I had an extraordinary evening last week.
Hosted by Betsy Berkemer-Credaire at the City Club, about 50 powerful women gathered to listen to Anne Doyle talk about her book, Powering Up! How America’s Women Achievers Become Leaders, that is a well-researched description of what it takes for a woman to get ahead in business.
I recommend this book highly! It is not only well researched. It has practical steps to take to get the career you want. And, it is good reading for men who care about the aspirations of their wives and daughters. Check out the website…
Buy the Book.
On the way home, Marci Maniker-Leiter and I analyzed what made the evening extraordinary.
We decided that the women who attended made it extraordinary. These were women who had run businesses with $2 million in revenue or more. These women of a certain age had started or encouraged the women’s movement. These were women who had defined the word “feminist” and were not afraid to use the term. Women who could be an integral part of anyone’s network. And an important part of the work force.
Juxtaposed with these successful women was the concurrently emerging story of the treatment of an American Reporter in Egypt who was raped repeatedly and almost murdered during a “festival” celebrating Arab “spring.” It was a sobering reminder that feminism cannot die. We can no longer have a “women’s year” or a “woman’s program.” Women need to be a respected part of global society. And that is still a long term goal to be achieved.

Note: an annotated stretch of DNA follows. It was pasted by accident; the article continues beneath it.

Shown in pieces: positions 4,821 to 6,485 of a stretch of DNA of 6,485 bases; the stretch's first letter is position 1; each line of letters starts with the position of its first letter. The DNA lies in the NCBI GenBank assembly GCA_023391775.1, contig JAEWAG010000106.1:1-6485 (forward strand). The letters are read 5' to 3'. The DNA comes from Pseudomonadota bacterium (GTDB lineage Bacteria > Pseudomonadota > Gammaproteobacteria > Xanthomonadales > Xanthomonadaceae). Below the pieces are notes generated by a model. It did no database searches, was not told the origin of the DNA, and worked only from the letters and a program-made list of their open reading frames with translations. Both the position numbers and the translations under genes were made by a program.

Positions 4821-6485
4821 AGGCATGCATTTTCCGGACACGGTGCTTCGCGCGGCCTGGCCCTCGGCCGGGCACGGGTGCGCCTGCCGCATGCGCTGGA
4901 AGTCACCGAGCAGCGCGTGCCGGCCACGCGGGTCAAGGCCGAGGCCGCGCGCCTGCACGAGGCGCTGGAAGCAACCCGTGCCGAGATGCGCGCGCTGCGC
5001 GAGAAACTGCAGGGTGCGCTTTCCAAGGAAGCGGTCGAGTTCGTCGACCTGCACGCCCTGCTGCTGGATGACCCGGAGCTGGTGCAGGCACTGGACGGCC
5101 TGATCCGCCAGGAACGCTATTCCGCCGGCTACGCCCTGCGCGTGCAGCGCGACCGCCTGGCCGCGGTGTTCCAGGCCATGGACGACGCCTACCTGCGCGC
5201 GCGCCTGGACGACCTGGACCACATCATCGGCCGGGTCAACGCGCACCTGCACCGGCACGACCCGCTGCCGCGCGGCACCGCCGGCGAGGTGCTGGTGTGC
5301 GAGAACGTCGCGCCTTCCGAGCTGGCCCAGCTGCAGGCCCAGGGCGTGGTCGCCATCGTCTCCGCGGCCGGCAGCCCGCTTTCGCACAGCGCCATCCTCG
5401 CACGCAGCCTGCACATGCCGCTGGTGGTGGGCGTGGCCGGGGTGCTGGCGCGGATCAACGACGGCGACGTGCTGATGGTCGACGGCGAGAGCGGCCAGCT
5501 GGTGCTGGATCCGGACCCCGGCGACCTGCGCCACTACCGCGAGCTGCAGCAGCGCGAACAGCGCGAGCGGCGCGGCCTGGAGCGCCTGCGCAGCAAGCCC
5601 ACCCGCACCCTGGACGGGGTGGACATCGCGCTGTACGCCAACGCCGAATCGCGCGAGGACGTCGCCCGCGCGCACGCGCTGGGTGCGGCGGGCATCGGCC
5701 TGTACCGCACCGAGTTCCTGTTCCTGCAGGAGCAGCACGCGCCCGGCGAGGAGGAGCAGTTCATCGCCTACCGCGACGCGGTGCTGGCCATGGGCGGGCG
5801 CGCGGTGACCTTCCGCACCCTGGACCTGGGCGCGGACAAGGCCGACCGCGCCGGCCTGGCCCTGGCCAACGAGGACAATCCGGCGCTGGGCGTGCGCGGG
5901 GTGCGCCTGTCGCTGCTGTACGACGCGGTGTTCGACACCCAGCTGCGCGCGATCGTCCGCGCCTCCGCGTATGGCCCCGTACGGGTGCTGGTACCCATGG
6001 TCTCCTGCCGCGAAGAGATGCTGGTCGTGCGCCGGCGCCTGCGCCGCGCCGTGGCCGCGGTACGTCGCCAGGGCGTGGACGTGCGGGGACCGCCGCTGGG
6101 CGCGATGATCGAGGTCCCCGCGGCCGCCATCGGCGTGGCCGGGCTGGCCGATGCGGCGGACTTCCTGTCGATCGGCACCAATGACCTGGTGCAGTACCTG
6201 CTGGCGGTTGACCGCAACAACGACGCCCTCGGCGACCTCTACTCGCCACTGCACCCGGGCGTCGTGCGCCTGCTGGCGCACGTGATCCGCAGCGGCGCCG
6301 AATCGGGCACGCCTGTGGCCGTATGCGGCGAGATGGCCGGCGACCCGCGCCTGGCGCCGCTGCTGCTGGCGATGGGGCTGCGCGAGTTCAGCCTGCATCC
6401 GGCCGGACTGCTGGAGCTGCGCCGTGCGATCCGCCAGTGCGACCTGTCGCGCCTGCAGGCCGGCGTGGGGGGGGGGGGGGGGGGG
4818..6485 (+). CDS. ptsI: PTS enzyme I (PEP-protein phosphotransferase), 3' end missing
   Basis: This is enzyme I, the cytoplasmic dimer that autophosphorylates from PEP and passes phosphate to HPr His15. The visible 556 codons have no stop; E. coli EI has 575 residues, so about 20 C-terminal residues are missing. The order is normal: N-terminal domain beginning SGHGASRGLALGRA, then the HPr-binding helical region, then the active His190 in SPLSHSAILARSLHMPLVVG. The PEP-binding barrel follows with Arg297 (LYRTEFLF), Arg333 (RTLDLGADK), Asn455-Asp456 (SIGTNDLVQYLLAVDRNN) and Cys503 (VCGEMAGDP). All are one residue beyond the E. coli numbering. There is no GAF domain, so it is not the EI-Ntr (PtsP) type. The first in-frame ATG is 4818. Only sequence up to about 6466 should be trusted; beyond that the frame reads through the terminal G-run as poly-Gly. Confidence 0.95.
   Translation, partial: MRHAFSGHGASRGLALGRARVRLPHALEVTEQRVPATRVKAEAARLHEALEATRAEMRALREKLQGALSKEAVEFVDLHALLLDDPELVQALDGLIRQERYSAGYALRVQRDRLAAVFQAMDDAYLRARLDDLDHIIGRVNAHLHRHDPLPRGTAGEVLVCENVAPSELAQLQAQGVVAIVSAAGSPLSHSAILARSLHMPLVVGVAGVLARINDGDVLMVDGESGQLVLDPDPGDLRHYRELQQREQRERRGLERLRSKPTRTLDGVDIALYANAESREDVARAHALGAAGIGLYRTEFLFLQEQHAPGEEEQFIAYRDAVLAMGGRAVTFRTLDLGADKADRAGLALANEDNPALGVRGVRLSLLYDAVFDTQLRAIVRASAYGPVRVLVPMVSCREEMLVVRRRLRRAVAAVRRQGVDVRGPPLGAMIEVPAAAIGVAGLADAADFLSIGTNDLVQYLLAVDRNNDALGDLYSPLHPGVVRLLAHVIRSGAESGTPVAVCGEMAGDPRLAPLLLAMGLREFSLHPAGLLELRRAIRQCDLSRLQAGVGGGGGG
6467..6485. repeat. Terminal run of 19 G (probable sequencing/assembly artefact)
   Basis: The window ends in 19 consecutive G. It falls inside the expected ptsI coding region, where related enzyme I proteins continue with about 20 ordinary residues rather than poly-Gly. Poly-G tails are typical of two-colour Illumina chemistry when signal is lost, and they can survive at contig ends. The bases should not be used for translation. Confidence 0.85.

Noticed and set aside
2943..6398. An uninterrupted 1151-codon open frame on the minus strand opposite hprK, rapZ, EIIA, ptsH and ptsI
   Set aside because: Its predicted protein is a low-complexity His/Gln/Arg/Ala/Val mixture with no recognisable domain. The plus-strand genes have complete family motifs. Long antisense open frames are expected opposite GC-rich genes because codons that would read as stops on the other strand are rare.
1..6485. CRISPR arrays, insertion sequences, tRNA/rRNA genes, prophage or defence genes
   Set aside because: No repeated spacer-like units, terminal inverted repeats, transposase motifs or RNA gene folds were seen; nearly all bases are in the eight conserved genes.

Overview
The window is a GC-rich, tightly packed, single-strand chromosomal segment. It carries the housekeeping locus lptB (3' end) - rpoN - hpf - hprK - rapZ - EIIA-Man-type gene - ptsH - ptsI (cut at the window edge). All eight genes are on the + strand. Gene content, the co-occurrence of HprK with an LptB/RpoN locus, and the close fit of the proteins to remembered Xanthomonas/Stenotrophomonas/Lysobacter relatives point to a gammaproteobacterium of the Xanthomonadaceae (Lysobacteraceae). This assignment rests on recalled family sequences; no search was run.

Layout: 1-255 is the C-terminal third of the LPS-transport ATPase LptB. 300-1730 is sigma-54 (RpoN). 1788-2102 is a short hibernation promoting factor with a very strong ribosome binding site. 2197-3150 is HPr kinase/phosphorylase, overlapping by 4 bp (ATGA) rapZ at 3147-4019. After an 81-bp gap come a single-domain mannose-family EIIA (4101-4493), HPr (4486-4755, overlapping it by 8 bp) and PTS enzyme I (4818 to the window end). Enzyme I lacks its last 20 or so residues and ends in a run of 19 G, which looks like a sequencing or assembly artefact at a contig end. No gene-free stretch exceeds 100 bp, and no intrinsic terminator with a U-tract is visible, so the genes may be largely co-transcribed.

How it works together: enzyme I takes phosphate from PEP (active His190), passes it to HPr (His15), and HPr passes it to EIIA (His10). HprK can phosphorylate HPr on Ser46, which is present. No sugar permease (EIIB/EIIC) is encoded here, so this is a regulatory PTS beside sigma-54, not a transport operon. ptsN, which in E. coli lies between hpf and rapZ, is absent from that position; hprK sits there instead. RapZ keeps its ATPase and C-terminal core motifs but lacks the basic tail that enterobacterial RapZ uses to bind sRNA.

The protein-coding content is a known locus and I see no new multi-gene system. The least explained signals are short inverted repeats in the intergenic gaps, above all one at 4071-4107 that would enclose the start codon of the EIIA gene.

Before you protest that women have made great strides, let me stop you. Yes, women have made strides. But they are still an anomaly in power in this global landscape. And they are still routinely raped, prostituted and damaged – because they are smaller, poorer and more vulnerable than other populations.
I bet you don’t believe that such atrocities still go on in the US. I agree. Unfortunately, the atrocities have gone underground now. I had lunch with a very powerful, competent woman who is at the top of her game and she recounted the trials she had to go through because one man in her work sphere continued to belittle her and her work over many months. She recounted the damage to her self concept. Thankfully, she solved her problem – alone – without the support system that she deserved.
So my evening was extraordinary because it was an a spontaneous paean to the heroic quest that women in this country – and to a greater extent – women all over the globe must face to raise their children and put food on the table.
My fervent hope is that the system changes so women do not have to be heroic to accomplish what they need to do in order to flourish.